Back in November 2014, New York City first announced its plans to provide public gigabit WiFi access for denizens of the city. The hubs are meant to be designed as an update to the traditional phone booth, using upgraded infrastructure as a way to offer multiple access points. The original installation was first spotted at a Starbucks located on 15th street and 3rd Avenue by Union Square, with 500 other hubs set to rise across the city.
During the initial announcement, the city outlined the project as follows: “By replacing the aging network of public pay telephones with state-of-the-art connection points called ‘Links,’ the City aims to transform the physical streetscape—and New Yorkers’ access to information—while also creating new local jobs for the development, servicing and maintenance of the structures.
Links [will] offer 24/7 free Internet access up to gigabit speeds, which is over 100 times faster than average public Wi-Fi, as well as a range of other services including free phone calls to anywhere in the U.S., a touchscreen tablet interface to access City services, wayfinding, easy access to 911 and 311 calls, free cell phone charging and digital displays for advertising and public service announcements.”
While promising, the project is not without controversy.
Allegedly, outer-borough hubs in Brooklyn and the Bronx have been experiencing speeds significantly slower than the hubs found in Manhattan. A partner for the project, Titan, also caused additional controversy after it was found out that the company implanted Bluetooth beacons in the test hubs. The addition meant that the hubs could be used to track pedestrians and serve ads (Minority Report, anyone?).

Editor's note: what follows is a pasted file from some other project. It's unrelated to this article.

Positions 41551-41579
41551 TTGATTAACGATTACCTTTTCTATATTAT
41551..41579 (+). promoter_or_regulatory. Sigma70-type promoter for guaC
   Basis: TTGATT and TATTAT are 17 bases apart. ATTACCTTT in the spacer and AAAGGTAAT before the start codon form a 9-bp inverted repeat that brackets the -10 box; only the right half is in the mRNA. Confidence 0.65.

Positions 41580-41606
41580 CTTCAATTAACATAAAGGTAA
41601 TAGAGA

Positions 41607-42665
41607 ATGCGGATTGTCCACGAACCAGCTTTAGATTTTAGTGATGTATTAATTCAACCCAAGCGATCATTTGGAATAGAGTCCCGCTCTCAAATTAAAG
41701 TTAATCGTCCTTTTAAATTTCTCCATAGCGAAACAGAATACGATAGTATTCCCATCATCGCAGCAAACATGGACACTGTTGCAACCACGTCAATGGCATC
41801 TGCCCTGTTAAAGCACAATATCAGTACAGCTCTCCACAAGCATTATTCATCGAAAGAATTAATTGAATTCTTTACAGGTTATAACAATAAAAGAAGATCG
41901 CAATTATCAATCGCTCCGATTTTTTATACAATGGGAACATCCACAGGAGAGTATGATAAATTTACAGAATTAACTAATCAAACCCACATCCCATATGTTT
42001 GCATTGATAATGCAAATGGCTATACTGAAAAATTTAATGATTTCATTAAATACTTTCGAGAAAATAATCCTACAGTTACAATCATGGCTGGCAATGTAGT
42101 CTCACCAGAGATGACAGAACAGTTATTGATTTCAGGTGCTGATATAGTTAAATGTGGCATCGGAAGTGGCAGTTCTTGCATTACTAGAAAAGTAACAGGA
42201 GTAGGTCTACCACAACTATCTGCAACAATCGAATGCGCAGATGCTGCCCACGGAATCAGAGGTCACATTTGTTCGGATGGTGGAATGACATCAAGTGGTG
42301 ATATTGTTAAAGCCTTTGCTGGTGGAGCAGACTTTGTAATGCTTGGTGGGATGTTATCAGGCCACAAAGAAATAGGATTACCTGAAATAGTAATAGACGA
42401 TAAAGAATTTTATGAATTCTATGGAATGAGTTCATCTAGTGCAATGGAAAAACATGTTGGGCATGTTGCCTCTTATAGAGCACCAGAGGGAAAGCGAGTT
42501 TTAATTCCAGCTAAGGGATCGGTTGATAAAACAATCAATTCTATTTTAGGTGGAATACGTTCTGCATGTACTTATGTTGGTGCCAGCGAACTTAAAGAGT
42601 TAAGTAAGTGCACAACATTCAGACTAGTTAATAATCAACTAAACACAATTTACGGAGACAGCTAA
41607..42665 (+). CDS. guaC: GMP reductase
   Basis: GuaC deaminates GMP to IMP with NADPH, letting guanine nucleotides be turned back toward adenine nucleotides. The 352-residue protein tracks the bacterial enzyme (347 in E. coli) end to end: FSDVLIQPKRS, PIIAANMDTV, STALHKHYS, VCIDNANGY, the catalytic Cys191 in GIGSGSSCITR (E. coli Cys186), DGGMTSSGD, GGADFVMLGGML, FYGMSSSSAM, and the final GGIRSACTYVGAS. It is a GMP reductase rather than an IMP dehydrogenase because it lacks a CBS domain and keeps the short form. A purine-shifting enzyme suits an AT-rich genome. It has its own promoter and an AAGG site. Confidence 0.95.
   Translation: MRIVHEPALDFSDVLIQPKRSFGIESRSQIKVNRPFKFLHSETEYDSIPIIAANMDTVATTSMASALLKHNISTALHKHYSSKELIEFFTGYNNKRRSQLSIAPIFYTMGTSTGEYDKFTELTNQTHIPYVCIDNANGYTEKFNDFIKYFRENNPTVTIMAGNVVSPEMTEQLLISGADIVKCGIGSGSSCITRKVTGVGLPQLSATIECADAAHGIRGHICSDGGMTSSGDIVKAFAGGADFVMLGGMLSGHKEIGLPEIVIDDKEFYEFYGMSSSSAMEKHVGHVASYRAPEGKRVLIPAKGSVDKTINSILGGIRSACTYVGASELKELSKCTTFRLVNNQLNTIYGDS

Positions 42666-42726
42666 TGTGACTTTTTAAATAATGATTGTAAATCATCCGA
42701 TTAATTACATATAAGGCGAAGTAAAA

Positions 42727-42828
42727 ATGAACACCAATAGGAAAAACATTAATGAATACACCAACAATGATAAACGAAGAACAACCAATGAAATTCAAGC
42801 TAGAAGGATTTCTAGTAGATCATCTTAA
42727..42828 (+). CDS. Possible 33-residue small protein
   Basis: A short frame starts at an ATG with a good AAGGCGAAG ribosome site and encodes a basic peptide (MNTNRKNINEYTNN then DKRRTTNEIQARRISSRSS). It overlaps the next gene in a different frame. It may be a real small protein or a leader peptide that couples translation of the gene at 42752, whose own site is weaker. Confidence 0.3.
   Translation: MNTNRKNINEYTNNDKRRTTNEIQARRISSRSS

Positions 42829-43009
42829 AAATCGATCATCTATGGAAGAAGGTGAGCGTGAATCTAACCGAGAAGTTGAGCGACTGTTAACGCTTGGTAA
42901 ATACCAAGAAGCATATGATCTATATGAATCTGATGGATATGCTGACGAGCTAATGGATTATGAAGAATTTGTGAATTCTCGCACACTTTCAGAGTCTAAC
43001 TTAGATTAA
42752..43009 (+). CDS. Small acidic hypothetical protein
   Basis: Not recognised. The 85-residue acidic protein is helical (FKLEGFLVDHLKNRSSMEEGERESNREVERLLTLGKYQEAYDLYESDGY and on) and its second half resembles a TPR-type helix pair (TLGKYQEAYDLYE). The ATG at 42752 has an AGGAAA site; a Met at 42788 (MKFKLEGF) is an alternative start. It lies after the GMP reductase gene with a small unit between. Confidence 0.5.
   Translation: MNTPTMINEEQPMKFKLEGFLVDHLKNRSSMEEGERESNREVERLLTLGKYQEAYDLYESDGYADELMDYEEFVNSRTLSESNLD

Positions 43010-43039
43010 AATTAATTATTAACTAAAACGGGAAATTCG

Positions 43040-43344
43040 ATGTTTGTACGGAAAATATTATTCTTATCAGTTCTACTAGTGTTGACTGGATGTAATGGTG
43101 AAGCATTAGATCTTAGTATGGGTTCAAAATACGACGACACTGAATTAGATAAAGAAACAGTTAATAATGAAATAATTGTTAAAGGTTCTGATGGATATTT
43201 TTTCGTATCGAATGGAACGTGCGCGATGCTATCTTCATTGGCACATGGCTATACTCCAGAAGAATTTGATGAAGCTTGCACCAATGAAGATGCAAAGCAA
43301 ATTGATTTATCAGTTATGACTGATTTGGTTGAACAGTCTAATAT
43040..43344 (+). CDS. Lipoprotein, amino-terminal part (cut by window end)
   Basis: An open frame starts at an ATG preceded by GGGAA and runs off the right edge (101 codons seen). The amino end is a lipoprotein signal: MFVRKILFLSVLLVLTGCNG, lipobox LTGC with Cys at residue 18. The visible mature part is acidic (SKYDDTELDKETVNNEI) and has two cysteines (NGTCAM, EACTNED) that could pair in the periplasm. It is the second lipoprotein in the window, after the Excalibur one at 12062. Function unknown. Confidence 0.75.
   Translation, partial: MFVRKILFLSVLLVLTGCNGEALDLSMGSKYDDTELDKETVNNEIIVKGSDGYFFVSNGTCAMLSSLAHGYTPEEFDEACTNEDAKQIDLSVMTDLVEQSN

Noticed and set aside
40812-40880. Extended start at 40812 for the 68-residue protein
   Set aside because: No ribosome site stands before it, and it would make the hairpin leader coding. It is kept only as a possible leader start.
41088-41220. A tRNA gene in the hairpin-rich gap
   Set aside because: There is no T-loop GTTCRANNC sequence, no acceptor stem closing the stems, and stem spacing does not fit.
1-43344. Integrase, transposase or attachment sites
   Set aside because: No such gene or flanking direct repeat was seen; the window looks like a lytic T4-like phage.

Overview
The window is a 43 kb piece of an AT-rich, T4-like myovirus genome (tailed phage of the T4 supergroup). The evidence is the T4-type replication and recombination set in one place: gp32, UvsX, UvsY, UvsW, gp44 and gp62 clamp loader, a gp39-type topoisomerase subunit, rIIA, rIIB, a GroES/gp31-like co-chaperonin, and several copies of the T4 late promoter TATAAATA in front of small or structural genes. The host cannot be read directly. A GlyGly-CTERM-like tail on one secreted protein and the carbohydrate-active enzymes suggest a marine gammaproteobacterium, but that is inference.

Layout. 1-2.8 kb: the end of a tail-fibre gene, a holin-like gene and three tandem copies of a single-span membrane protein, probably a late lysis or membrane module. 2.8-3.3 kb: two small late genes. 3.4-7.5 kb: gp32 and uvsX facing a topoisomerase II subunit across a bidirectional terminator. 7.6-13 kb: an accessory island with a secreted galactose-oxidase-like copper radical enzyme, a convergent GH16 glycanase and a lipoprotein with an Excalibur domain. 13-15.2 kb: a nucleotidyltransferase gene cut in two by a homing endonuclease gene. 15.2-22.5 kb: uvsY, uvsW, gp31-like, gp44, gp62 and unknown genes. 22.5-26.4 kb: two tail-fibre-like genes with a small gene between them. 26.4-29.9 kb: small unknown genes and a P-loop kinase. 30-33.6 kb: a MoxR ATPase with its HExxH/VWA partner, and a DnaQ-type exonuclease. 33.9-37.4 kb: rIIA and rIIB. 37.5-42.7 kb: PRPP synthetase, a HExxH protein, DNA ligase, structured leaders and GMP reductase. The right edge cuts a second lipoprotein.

The project, dubbed LinkNYC, will go through a week or two of testing before New Yorkers will be able to enjoy and use the hubs.
The full network is expected to install 7,500 public hubs around New York City, ideally replacing the metro’s pre-existing phone booths. Upon completion, the hubs will also provide USB charging ports, touchscreen web browsing capabilities, and 55-inch advertising displays.
The ads may not seem that great, but estimates from ads served will hopefully see $500 million in revenue across a 12 year timeline.
This week’s construction marks the fruition of plans long in the making, fulfilling commitments to begin the project before 2016. However, some proposed features, including the touchscreen-enabled web browsing, may take longer to become operational, but are expected to be available soon.